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A Message from Rabbi Steven Schwartzman

Rabbi Schwarzman

We have begun the month of Adar, which means Purim is close at hand, followed exactly four weeks later, in Nissan, by Pesach. Believe it or not, Adar used to be the last month of the year. Nissan used to be the first month, as in fact we read in the Torah in the very first mitzvah given to the Israelites, that the month of the Exodus should be the start of our year.

And so it was, until our Judean ancestors were exiled to Babylonia in 586 BCE. There they picked up the local names for the months, and Tishrei became, for most purposes, the start of the new year, when the exiles returned to the land of Israel.

Yet there are aspects of the old calendar that speak to us still. Pesach really is a new beginning, every year, and so we get how Nissan can be, in some ways, the start of a new year for us even today. And Adar, the month with only the silly holiday of Purim, becomes in some way the last month of the year.

But Purim is not just a kids' holiday, and it deserves its place in the final month of the ancient calendar, not because it is last and therefore least, but because it is a culmination of sorts. The potential annihilation of the entire Jewish people, all of whom were subjects of the Persian king, was a real and serious threat, and all of us, or our parents, have lived through similar times. And Purim is the only holiday where the setting is not Israel, but the Diaspora, so we can relate on yet another level. We can rejoice with Esther and Mordechai and our ancient ancestors when they overcome their enemies, because we understand what they lived through as they stood up for Jews and for Judaism in a foreign culture.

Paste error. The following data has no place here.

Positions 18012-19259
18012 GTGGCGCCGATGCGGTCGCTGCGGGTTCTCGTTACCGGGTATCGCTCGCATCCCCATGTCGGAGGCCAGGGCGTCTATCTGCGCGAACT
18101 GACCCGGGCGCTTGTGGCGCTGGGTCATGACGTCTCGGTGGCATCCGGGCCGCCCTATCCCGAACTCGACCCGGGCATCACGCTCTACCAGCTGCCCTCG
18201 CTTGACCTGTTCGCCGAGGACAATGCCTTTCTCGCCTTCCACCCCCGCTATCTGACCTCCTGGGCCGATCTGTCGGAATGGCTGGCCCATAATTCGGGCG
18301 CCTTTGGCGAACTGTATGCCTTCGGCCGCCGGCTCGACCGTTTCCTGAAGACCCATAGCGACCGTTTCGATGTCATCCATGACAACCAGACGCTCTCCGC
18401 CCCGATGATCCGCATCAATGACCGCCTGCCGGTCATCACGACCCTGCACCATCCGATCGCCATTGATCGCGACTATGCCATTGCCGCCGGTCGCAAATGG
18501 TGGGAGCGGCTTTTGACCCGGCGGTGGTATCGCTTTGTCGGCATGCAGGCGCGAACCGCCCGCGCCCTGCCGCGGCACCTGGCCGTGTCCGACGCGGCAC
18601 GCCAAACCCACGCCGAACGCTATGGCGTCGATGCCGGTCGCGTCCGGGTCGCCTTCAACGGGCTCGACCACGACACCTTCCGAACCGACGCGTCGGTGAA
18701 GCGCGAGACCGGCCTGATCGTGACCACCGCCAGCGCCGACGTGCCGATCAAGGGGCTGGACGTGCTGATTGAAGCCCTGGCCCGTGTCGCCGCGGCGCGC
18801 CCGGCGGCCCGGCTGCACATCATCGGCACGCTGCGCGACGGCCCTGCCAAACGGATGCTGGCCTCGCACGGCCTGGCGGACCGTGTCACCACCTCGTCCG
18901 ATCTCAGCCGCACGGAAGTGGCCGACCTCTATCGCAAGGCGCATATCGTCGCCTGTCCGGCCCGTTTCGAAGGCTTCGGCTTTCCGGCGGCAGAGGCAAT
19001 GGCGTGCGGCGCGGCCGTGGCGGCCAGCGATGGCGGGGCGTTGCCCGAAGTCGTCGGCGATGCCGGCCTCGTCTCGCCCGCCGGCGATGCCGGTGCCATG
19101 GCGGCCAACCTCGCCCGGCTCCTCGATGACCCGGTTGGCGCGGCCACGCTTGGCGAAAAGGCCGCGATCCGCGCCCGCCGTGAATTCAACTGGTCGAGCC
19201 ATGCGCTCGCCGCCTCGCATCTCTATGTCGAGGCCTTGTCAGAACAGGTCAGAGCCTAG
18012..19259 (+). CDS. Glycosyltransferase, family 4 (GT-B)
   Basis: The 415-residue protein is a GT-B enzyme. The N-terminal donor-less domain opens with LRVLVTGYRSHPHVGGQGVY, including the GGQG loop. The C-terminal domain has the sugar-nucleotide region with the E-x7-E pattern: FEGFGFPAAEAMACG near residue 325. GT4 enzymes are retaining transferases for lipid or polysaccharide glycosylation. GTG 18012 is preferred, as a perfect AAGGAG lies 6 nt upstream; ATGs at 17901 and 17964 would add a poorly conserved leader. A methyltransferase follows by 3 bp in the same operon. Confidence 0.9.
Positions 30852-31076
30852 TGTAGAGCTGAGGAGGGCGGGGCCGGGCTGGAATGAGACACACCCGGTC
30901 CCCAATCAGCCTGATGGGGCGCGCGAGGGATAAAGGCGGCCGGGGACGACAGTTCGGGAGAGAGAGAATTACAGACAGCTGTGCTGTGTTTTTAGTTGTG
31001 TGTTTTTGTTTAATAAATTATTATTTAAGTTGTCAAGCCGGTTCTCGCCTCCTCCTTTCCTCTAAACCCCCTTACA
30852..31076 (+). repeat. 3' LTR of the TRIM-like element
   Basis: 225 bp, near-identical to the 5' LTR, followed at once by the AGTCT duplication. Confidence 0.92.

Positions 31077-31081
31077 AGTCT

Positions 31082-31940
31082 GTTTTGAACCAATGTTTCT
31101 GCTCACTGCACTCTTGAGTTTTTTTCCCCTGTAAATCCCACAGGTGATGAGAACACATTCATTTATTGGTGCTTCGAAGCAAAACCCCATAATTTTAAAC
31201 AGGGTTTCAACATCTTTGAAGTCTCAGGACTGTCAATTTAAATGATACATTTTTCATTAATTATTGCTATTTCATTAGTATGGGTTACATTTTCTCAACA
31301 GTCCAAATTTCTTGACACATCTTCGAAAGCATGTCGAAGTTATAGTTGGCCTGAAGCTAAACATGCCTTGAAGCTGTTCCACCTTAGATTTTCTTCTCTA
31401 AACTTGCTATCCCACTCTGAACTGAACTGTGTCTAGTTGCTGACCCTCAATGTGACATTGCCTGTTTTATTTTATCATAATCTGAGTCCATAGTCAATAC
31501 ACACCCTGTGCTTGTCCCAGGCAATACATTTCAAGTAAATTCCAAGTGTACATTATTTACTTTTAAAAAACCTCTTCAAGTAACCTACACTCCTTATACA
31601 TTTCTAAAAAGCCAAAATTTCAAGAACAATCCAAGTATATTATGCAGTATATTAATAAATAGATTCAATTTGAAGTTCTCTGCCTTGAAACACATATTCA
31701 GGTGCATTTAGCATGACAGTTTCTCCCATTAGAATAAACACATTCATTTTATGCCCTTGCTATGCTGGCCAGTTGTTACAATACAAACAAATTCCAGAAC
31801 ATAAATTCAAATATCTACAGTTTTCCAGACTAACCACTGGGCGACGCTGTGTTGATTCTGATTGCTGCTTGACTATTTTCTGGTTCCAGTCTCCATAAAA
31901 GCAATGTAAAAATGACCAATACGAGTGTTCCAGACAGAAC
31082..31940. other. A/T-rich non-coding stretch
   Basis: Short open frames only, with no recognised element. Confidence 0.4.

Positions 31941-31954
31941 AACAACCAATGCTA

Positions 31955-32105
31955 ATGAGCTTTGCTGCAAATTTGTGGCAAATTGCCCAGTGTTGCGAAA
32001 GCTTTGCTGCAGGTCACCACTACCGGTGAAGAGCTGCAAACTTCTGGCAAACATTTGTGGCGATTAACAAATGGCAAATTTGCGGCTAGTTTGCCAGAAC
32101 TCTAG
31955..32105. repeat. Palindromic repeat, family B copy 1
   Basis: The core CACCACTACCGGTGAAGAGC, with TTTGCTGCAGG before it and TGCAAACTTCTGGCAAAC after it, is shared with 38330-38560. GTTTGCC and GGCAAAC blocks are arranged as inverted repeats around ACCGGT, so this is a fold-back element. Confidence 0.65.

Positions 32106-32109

Next month, in Nissan, we'll start our cycle of holidays again. But this month, the month of Purim, we can bring our year to a close, using the ancient Israelite calendar no longer in effect except in a few small ways, to add an awareness to our lives that being Jewish is worthwhile, even when precarious. We can fill our lives with meaning so that the everyday challenges and setbacks we all face can be seen as part of a larger picture.

And there is no better way to do this than to observe the four mitzvot of Purim: hearing the megillah read (so that we relive the story of Purim), giving charity to the poor (so that we share our bounty with others in need), giving gifts to friends (to bring a smile to their faces), and enjoying a festive meal on Purim (because, as Jews, we always celebrate with food and drink). Join us in shul for Purim, and every day. It will add meaning to your life, and to the lives of those around you.

Rabbi Steven Schwarzman

 

 

Mon, 30 March 2020 5 Nisan 5780